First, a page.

Some farmers also are leery about city folk - in this case, people from Ukiah, pop. 16,000 - telling them what to do. The biotech ban would apply to unincorporated county land, not cities or the region's massive chunks of state, tribal and federal land.

Wine grape grower Nelson's former high school biology teacher, Jerilyn Harris, helped write the voters' pamphlet statement against Measure H. She says its backers are trying to scare voters who don't know how biotechnology could help the county's farmers fight plant pests and diseases.

"I understand it well enough to know the potential benefits to mankind," she said. "Why was it necessary to set this (technology) up as the bogeyman coming out of the bushes?"

Eight donors have kicked in for Citizens Against Measure H, according to campaign records, but 94 percent of the money raised came from CropLife. The "no" campaign has spent tens of thousands of dollars on legal expertise in Sacramento, polling by a Texas company and campaign consultants in Burlingame.

Records show three paid campaign workers, including campaign coordinator Elizabeth Brazil, a former CEO of the Ukiah Chamber of Commerce. She declined to discuss strategy or polling results, saying she didn't want to tip off her opponents.

"We are doing what is possible to educate the voters," Brazil said. "If we get our message out, we win."

The anti-Measure H campaign has spent an estimated $33,000 in the last month to run 10 radio spots a day on Mendocino radio stations, according to campaign records and radio executives.

"We don't take a position," said Justin Briggs, news director for rock music stations KMKX and KWNE. "We just take their money."

Radio spots against the ban do touch on the promise of biotechnology to help growers ward off crop diseases, but they focus on predictions that the county will have to raise taxes to pay for sending inspectors into gardens in search of biotech plants.

David Bengston, Mendocino's agriculture commissioner, said he certainly doesn't plan to send his troops to spy on backyard gardeners. However, under Measure H he said his staff would be obligated to follow up on any complaints they deemed valid.

The fear of invasion of privacy may resonate particularly well in a county well-known for marijuana cultivation - some legal, some not. Rumors that pot growers are antsy about the prospect of more government inspections buzzed through one recent meeting of biotech ban supporters.

Whether or not such fears affect the election, Measure H backers have at times found themselves on the defensive.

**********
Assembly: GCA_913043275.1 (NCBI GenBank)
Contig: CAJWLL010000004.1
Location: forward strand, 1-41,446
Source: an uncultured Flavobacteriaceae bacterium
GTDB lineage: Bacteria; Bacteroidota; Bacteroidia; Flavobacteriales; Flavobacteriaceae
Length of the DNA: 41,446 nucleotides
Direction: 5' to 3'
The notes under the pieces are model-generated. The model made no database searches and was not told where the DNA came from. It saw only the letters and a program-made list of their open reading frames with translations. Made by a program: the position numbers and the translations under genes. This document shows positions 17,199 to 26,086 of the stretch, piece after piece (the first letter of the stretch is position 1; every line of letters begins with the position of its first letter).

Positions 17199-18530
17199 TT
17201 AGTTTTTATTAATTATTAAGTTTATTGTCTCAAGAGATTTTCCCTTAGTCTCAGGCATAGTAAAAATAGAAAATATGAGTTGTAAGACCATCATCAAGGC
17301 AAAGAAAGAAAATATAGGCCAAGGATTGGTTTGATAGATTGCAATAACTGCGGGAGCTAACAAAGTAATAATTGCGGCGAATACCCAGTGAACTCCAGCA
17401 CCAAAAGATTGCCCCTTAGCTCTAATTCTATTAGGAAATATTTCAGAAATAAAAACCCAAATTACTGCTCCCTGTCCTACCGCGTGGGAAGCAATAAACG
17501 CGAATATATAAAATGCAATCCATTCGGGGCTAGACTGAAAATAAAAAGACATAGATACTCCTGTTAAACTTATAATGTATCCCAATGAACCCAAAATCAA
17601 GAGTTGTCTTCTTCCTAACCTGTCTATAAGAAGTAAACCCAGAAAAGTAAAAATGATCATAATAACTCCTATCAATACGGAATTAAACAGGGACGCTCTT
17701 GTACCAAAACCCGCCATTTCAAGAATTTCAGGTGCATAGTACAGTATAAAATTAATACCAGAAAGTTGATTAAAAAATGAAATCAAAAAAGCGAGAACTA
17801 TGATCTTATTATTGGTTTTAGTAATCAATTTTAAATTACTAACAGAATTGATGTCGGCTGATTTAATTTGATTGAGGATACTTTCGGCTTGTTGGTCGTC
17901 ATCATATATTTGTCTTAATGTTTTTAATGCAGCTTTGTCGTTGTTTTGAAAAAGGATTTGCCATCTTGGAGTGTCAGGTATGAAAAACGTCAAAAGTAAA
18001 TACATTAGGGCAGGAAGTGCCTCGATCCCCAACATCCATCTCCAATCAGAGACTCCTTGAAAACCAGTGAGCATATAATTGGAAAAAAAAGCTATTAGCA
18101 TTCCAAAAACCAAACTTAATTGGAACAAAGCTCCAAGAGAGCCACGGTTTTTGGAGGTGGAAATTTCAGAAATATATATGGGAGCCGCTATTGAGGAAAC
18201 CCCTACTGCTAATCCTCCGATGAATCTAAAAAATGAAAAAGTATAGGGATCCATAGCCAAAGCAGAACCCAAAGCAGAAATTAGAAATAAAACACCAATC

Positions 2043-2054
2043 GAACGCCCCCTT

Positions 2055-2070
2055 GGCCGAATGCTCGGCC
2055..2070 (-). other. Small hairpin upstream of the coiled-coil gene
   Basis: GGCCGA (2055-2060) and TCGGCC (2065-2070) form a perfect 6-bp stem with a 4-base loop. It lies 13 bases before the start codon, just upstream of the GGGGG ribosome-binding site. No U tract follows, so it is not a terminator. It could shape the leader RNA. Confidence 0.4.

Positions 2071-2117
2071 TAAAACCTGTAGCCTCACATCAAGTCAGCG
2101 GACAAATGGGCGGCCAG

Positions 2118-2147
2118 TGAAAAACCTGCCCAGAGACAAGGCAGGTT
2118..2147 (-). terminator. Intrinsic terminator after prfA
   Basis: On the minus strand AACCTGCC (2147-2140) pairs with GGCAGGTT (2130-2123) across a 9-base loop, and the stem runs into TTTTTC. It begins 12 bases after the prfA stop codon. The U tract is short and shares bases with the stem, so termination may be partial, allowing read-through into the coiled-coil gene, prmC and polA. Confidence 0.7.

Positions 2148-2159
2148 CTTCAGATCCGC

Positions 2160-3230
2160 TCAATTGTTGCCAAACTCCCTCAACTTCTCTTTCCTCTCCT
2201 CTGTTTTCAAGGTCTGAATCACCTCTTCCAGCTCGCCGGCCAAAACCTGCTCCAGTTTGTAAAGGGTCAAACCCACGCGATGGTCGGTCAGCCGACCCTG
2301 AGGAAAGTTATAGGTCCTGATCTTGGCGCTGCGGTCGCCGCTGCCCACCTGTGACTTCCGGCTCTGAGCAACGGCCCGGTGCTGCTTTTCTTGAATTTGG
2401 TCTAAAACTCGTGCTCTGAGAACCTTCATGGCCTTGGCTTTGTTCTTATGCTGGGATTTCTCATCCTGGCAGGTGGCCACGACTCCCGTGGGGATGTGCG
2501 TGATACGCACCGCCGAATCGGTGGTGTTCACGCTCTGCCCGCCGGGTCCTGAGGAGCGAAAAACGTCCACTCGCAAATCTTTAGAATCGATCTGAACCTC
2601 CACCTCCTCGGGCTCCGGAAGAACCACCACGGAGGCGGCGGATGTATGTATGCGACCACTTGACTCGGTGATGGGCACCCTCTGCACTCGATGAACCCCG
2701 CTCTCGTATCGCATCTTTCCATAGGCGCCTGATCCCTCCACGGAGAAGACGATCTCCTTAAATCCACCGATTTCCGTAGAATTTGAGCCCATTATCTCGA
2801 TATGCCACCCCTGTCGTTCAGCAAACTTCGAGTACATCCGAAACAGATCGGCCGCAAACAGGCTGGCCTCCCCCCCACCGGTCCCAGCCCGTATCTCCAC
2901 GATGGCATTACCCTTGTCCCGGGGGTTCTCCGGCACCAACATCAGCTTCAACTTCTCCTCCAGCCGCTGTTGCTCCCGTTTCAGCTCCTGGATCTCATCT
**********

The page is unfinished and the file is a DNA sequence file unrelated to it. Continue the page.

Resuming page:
"You hear that and say that is totally not true and nobody is going to buy it, but the fascinating thing is that it resonates and people will quote it right back to you," said Laura Hamburg, publicity coordinator for Measure H.

Hamburg, whose father, Dan, is a former U.S. Congress member and Green Party icon, tries to stick to her message about the unknown risks of genetic engineering and the ways the county's wine grape industry could capitalize on a "biotech-free" distinction.

The Yes on Measure H slogan is "It's good for our health." Publicizing that message has cost the campaign $21,000 at local sign shops and an additional $28,000 on radio in recent weeks, according to campaign records.

The grass-roots feel of the campaign was enhanced by a week of rallies with Percy Schmeiser, the Canadian canola farmer who has become an international celebrity for fighting back against biotech giant Monsanto.

Nearly 200 farmers and other residents of sparsely populated Anderson Valley packed the Grange Hall Wednesday night to hear Schmeiser's David-vs.-Goliath tale. Then they got to reminiscing about how the Grange started in the 1870s to counter big railroad companies.

Organic orchardist Tim Bates said it's time for rural America to flex its might again on biotechnology. "We now have a great and rare opportunity to stand up and fight back against corporate bullying," Bates said.

As national media crews converge on Mendocino to cover the March 2 vote, Bates and others slip easily into the role of homegrown underdog. "They have the money," Laura Hamburg said, "but this is our community."